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Does Your Toddler Have a Developmental Delay?

Milestones to watch for between well-child visits

Toddler tries to run from mom

Your firstborn is a Chatty Cathy who spoke in complete sentences by 24 months. Your second kid — not so much. Her vocabulary consists of grunts and groans rather than words.


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All kids are different, but this seems off. Should you add “worry about Alice” to your overflowing task list?

Talk, walk and play: Child development milestones to look for

“Development includes motor skills, language skills and social skills,” says pediatrician Minh-Y Canh, DO. “Your child may fall into a wide range of what’s considered normal, but there’s often little reason to be concerned.”

Here’s what to look for in between pediatrician appointments to know if your toddler is on track. Keep in mind: These are averages, so your child may be ahead of or behind the goal.

Language development

Your child’s pediatrician will expect your child to meet these milestones:

  • 2 to 4 months: Starts to smile and laugh.
  • 6 months: Starts to babble.
  • 12 months: Begins to correctly associate words (for example, “Where’s the ball” and the child can look specifically at the ball).
  • 15 months: Has spoken first words, and usually has about 4 to 6 in his or her vocabulary.
  • 18 months: Knows basic body parts and can point to them (and possibly name them).
  • 24 months: Speaks at least 50 words and some two-word phrases.

If your child has a speech delay:

The delay isn’t necessarily developmental: “Impaired hearing can cause a speech delay, so we’ll want to evaluate speech and hearing abilities,” says Dr. Canh.

Delayed speech can result in temper tantrums or behavior issues because kids have difficulty communicating their needs. Dr. Canh says speech therapy can make a big difference for these children.

Social development

Your child’s pediatrician will expect your child to meet these milestones:

  • Before 2 months: May start to smile.
  • 2 to 4 months: Starts to laugh.
  • 6 months: Might smile at themselves in the mirror.
  • 9 months: Might show signs of stranger anxiety.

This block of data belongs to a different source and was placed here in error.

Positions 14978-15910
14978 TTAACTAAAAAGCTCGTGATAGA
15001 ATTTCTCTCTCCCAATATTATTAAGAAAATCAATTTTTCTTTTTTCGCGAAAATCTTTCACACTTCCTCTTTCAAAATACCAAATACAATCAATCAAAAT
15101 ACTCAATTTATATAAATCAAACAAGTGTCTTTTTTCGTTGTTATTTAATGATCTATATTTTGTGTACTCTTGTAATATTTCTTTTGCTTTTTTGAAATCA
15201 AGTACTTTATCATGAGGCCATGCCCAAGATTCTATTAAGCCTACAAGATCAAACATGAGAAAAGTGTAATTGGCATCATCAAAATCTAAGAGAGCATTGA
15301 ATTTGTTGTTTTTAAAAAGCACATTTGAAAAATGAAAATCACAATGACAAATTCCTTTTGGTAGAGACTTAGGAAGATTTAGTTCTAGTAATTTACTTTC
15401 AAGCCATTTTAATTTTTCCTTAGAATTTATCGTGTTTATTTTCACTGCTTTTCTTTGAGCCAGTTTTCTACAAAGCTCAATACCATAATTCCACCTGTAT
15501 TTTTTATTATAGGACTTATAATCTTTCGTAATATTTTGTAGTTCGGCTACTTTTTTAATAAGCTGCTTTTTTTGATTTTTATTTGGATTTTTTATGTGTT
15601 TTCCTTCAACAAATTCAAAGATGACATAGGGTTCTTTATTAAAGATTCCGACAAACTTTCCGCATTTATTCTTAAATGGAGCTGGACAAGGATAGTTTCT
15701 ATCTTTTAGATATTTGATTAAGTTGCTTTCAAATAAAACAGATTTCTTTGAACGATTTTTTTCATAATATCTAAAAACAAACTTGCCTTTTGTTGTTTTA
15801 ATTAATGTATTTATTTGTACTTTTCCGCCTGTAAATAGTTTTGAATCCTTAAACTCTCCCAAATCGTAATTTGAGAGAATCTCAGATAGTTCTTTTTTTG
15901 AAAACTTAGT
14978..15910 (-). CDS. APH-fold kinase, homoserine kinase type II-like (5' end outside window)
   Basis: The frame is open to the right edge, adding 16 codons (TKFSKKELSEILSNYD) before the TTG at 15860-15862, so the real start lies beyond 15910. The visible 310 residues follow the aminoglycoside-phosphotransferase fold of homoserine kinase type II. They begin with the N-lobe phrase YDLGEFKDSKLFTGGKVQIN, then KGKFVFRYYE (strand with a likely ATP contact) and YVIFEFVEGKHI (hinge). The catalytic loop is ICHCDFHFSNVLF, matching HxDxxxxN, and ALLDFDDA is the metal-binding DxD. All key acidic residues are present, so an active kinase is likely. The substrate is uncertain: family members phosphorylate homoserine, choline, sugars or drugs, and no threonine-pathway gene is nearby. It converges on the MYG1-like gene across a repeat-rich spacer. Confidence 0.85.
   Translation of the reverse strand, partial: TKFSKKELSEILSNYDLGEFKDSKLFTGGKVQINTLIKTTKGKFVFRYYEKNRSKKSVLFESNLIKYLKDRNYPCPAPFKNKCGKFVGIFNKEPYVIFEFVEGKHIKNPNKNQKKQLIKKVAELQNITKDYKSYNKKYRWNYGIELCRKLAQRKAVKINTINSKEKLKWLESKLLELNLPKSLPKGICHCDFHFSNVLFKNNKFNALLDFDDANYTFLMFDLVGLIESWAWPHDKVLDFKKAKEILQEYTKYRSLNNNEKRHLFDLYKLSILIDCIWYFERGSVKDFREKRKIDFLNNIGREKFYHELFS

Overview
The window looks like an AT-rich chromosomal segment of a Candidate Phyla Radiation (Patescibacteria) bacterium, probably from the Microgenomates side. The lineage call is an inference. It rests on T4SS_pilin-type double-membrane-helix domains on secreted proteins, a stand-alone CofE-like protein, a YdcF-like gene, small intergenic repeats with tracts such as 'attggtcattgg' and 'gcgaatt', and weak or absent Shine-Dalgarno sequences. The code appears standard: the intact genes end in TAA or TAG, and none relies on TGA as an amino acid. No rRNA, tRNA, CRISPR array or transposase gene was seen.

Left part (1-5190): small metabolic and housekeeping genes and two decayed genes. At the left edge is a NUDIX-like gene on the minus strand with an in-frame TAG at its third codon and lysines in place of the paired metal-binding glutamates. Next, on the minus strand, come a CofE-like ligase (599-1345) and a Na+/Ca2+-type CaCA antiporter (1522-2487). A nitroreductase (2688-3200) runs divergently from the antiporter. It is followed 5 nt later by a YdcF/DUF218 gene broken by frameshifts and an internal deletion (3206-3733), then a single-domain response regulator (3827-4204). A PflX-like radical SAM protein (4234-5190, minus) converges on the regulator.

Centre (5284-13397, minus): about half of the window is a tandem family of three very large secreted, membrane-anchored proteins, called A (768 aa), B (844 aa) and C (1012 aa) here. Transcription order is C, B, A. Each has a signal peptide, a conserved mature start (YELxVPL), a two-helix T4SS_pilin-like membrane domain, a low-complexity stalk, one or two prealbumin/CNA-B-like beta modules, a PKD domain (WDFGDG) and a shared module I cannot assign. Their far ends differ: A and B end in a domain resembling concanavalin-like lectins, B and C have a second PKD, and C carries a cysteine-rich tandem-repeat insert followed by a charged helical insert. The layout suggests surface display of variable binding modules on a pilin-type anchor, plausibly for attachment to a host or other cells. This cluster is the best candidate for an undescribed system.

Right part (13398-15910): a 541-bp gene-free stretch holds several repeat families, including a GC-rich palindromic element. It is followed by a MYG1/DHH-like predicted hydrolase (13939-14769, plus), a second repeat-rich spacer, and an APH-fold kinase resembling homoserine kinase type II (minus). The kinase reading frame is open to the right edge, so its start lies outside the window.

• 12 months: Points to things they want.
  • 18 to 24 months: Makes eye contact and plays alongside another child without interacting (parallel play).
  • 24 months and beyond: Plays with other kids and shares (some of the time).

If your child has a social delay:

See the big picture. Dr. Canh urges parents, day care providers and preschool teachers to look at the child holistically: “If a baby was kept at home and didn’t have much exposure to other children, they may not interact much when they enter day care or preschool,” she says. “They’re not lacking social skills — they just haven’t learned how to interact with kids. Or they may have a little anxiety they’ll need to overcome.”

In some cases, a child doesn’t socialize well at day care or preschool because they have delayed speech and can’t effectively communicate. Once again, speech therapy can come to the rescue. “Speech therapy goes a long way to helping children build social skills,” says Dr. Canh.


Motor skills development

Your child’s pediatrician will expect your child to meet these milestones:

  • 6 months: Begins to roll over and sit with support.
  • 9 months: Sits without assistance and begins scooting, reaching or crawling.
  • 15 months: Walks (keep in mind some toddlers have no developmental delays but don’t have enough opportunity to practice their skills because Grandma carries them around all day).

If your child has a motor skills delay:

Your child’s pediatrician will make recommendations to improve motor development — such as encouraging Grandma to let your kiddo explore more with crawling and sitting. Your child may also receive a referral to an occupational or physical therapist to work on fine motor skills (holding a spoon) or gross motor skills (walking).

Early intervention thwarts developmental delays

Early intervention and practice make a remarkable difference in helping kids reach future milestones. If necessary, we can also refer you to a developmental-behavioral pediatrician for an in-depth evaluation.”

When children are young, their brains are pliable so they can learn a lot, very quickly. Pediatricians want to stay ahead of the concern rather than addressing something at a later date when it’s more difficult to catch up.

“At your well visit, your child’s doctor will offer anticipatory guidance, which means we let you know what to look for between now and the next appointment,” says Dr. Canh. “If something worries you before your next visit, reach out to your pediatrician. We want to hear your concerns and talk to you to make a plan.”


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